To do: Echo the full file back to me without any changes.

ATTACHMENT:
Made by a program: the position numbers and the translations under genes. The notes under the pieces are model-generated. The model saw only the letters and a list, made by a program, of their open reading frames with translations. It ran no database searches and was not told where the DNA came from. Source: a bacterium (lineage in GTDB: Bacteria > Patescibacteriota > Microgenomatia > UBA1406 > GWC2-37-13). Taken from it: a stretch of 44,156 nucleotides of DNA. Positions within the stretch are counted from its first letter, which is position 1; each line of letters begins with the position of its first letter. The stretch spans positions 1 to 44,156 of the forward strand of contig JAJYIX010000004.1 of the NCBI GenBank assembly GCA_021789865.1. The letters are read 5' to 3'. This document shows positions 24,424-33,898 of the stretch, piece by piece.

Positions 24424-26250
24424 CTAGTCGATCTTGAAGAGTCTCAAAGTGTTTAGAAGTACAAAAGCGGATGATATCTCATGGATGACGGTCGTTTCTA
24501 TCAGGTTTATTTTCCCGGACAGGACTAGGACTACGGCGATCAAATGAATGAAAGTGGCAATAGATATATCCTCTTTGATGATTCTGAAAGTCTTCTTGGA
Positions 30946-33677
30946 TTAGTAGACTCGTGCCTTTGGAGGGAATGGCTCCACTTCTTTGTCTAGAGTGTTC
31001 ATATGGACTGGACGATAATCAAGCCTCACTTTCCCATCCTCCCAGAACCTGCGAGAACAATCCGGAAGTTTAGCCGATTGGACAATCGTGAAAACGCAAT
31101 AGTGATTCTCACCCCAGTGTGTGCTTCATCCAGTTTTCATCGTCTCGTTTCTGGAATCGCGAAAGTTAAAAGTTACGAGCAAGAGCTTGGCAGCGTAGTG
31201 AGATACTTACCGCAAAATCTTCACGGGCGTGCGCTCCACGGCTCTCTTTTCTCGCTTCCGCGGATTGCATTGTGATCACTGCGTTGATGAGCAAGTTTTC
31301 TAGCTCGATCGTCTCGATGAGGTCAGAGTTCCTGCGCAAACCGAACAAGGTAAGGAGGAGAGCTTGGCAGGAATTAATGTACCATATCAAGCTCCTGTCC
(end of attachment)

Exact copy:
Made by a program: the position numbers and the translations under genes. The notes under the pieces are model-generated. The model saw only the letters and a list, made by a program, of their open reading frames with translations. It ran no database searches and was not told where the DNA came from. Source: a bacterium (lineage in GTDB: Bacteria > Patescibacteriota > Microgenomatia > UBA1406 > GWC2-37-13). Taken from it: a stretch of 44,156 nucleotides of DNA. Positions within the stretch are counted from its first letter, which is position 1; each line of letters begins with the position of its first letter. The stretch spans positions 1 to 44,156 of the forward strand of contig JAJYIX010000004.1 of the NCBI GenBank assembly GCA_021789865.1. The letters are read 5' to 3'. This document shows positions 24,424-33,898 of the stretch, piece by piece.

Positions 24424-26250
24424 CTAGTCGATCTTGAAGAGTCTCAAAGTGTTTAGAAGTACAAAAGCGGATGATATCTCATGGATGACGGTCGTTTCTA
24501 TCAGGTTTATTTTCCCGGACAGGACTAGGACTACGGCGATCAAATGAATGAAAGTGGCAATAGATATATCCTCTTTGATGATTCTGAAAGTCTTCTTGGA
Positions 30946-33677
30946 TTAGTAGACTCGTGCCTTTGGAGGGAATGGCTCCACTTCTTTGTCTAGAGTGTTC
31001 ATATGGACTGGACGATAATCAAGCCTCACTTTCCCATCCTCCCAGAACCTGCGAGAACAATCCGGAAGTTTAGCCGATTGGACAATCGTGAAAACGCAAT
31101 AGTGATTCTCACCCCAGTGTGTGCTTCATCCAGTTTTCATCGTCTCGTTTCTGGAATCGCGAAAGTTAAAAGTTACGAGCAAGAGCTTGGCAGCGTAGTG
31201 AGATACTTACCGCAAAATCTTCACGGGCGTGCGCTCCACGGCTCTCTTTTCTCGCTTCCGCGGATTGCATTGTGATCACTGCGTTGATGAGCAAGTTTTC
31301 TAGCTCGATCGTCTCGATGAGGTCAGAGTTCCTGCGCAAACCGAACAAGGTAAGGAGGAGAGCTTGGCAGGAATTAATGTACCATATCAAGCTCCTGTCC